Working from home is becoming the new norm for many industries. According to GlobalWorkplaceAnalytics.com, the number of regular work-at-home among the non-self-employed has grown by 103 percent since 2005, with 3.7 million employees now working from home at least half the time. Advancements in technology have made for a more flexible and virtual workforce, but many still perceive working from home as less productive and collaborative when compared to being in the office. The shift toward this trend of productive remote working, however, is just beginning and it’s gradually proving various work-from-home myths all wrong. Findings from a recent join.me survey bear out the growth of remote workforce collaboration and productivity, and the positive impact of technology.
How Working Remotely Works
Click through for findings from a study on remote workforce collaboration and productivity, conducted by join.me.
Most people feel equally or even more productive at home.
Eighty percent of remote workers are not as distracted as you may think in comparison to a day in the office. Sure, the TV might be on in the background, but a day at home reduces typical office interruptions so employees can crank out tasks more efficiently.
People who work from home are less stressed.
When asked why working from home feels more productive, a common answer was, “I’m more comfortable and at ease at home. I feel as if I’m not wasting time in traffic, at lunch, etc.” They cite fewer interruptions from colleagues, a quieter workspace and no commute, which keeps their productivity levels high and stress levels much lower.
Staying on Track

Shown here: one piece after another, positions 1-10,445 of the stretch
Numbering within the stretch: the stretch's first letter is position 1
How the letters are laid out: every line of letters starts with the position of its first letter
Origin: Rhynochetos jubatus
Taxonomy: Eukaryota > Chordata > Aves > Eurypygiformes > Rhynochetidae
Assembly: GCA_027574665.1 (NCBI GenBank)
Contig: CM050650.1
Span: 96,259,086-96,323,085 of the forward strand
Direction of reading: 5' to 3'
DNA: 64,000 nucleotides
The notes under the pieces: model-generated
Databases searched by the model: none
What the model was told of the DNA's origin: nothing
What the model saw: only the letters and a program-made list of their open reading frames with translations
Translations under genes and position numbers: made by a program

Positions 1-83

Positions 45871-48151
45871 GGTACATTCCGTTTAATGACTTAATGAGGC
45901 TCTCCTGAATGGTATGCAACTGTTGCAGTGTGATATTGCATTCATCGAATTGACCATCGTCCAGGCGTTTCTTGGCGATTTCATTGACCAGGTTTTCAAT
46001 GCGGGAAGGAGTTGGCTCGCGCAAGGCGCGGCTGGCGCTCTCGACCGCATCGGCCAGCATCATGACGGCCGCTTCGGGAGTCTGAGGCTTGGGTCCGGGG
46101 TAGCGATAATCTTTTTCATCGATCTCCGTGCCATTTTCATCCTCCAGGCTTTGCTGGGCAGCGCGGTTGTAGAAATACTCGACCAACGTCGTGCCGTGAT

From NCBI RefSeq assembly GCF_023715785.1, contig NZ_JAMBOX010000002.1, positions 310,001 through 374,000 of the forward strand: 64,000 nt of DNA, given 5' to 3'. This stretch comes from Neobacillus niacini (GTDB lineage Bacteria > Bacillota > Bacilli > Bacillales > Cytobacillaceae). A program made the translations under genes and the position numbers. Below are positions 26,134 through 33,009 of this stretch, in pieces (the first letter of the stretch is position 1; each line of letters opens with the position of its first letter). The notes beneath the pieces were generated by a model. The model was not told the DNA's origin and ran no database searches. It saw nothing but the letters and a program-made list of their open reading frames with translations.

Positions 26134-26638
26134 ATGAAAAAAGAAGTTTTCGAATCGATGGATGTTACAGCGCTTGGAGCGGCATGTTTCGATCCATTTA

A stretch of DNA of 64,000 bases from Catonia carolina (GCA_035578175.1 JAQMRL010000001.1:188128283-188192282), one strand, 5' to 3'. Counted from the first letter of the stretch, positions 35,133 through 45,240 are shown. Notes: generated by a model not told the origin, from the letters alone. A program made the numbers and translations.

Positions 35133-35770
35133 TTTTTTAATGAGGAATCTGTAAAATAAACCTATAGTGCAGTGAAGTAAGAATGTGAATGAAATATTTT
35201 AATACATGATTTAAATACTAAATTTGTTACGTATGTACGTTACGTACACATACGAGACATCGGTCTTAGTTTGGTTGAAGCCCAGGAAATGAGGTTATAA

Sixty-one percent of workers have no trouble staying on track.
Even with to-do lists and agendas, meetings and deliverables change frequently. Constantly changing schedules could seem to pose an even larger challenge while working from home, but more than half of remote employees are keeping their projects on track. Through the use of email, text apps, and virtual conferencing, it’s becoming increasingly easier to get information and questions answered from dispersed coworkers in real time.
Email is the top way to stay connected while working remotely.
Eight-nine percent of work-from-home employees use email to stay connected with coworkers and clients while remote. Since communication is both a major solution and obstacle when it comes to working from home, email is the way everyone can stay in the loop on projects, deadlines and meeting notes. While remote workers are frequently on the go, email is universal no matter what device you’re working from.
Comfort and Productivity
Productivity and comfort go hand in hand.
A major reason most remote workers feel more productive at home is because they experience higher levels of comfort in a less distracting environment. In fact, 33 percent of those who work from home stay in their pajamas all day. This quieter environment allows remote workers to focus better on completing projects, with most extending their hours beyond the 9-5.
Two-thirds of remote workers don’t even change their schedule.
Working remotely doesn’t mean you have to rearrange your day anymore. With videoconferencing, mobile meetings, and collaboration software, it’s easier than ever for employees to keep their schedules as-is regardless of where they are.
Taking breaks for housework keeps productivity consistent.
When working in the office, you need to take breaks throughout the day to give your mind a breather, and working from home is no different. More than half of remote workers take advantage of breaks to cook, do laundry or clean the house. Keeping productive with house chores during a break will keep you motivated when it’s time to get back to work.
Rising Collaboration and Productivity
Increased collaboration and productivity is still on the rise.
As work-from-home opportunities continue to expand for employees across the globe, so does the need to keep productivity and collaboration high among a dispersed workforce. Using online meeting software is alleviating the feelings of separateness and disjointed work among displaced coworkers. The proof is in the productivity – 98 percent of join.me users say that the software has led to improved collaboration and work quality while at home.